Screenshot from a computer simulation of Homo floresiensis (a.k.a. the Hobbit) cranium during biting. (Ledogar lab / Duke University )

It was so small in fact, that at first glance it could be mistaken for a child. Meanwhile, the skull of LB-1 had a small and delicate face more like that of a modern-day human, explains the Duke University report . This so-called Hobbit used stone tools and hunted animals. The new species was named after the island where the remains were unearthed, hence Homo floresiensis .

Archaeologists have since unearthed the remains of several more members of the Homo floresiensis species at the same cave site, as well as stone tools. The individuals in question are estimated to have existed on the island between 100,000 to 60,000 years ago. According to an article on Ancient Origins , it “may have been the latest surviving human species, aside from our own.” The original discovery was called “the most important find in human evolution in 100 years.”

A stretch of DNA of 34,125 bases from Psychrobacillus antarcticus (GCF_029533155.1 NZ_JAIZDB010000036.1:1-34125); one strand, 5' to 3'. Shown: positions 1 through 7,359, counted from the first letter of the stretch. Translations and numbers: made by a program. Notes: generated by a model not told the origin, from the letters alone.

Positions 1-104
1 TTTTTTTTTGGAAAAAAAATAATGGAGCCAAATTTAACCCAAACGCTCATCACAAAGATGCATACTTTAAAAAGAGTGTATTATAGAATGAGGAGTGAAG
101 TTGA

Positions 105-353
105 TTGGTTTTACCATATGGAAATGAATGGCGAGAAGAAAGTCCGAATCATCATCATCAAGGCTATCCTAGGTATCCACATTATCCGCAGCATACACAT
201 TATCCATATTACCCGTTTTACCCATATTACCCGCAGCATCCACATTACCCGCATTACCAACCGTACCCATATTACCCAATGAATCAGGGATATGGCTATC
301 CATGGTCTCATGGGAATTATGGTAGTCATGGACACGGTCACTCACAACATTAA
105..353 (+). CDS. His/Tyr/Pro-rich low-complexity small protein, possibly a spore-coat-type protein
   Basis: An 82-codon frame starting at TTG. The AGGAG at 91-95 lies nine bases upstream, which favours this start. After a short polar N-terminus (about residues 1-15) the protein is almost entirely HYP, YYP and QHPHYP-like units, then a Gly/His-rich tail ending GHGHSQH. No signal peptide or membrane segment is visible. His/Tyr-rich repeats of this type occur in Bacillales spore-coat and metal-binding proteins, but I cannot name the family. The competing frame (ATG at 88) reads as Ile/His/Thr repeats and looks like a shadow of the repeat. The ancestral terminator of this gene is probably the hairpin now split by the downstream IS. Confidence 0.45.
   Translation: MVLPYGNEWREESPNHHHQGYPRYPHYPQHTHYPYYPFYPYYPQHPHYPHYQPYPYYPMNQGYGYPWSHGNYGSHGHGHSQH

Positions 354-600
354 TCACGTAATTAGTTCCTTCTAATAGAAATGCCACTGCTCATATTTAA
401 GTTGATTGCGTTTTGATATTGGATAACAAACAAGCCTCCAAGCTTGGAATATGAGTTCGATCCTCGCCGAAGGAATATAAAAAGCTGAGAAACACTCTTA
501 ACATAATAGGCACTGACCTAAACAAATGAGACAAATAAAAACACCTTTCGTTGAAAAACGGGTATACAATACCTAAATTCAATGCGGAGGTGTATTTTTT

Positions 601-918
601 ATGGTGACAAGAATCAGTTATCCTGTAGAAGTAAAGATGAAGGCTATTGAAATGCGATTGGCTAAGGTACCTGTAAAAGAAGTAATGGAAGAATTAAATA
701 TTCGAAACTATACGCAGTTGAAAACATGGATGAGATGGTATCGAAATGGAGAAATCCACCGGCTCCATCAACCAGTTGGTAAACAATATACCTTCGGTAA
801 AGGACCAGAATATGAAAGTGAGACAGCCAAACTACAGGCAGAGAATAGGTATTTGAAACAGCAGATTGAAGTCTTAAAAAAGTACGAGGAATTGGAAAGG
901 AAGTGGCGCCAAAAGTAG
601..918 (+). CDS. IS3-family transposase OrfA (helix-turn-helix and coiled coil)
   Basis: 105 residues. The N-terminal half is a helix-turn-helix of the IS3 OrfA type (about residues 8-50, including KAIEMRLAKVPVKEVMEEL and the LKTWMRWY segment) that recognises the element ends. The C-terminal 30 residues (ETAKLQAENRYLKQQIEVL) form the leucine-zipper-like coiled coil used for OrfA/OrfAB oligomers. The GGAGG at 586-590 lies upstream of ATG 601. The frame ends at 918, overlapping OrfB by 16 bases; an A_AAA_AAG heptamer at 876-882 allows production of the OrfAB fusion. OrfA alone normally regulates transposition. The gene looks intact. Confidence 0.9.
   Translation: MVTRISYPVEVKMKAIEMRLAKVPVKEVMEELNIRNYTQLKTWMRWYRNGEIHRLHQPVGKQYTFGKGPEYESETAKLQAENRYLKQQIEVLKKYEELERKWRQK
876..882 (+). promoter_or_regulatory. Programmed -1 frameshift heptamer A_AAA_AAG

Facial reconstruction of the LB-1 individual member of Homo floresiensis. (Cicero Moraes et alii / CC BY 4.0)

Facial reconstruction of the LB-1 individual member of Homo floresiensis. (Cicero Moraes et alii / CC BY 4.0 )

Debate Surrounding Homo Floresiensis: The Great Mystery of the Hobbit

Scientists are still trying to answer some basic questions in order to understand how exactly Homo floresiensis fits into the genealogical tree of human evolution. According to the Smithsonian, “most scientists now recognize H. floresiensis as a valid taxon and a human species distinct from Homo sapiens (modern humans).” Many believe that Homo floresiensis descended from Homo erectus, and was probably a sister species of Homo habilis. This could mean that these remains are proof of an earlier and previously unknown migration from Africa to Asia .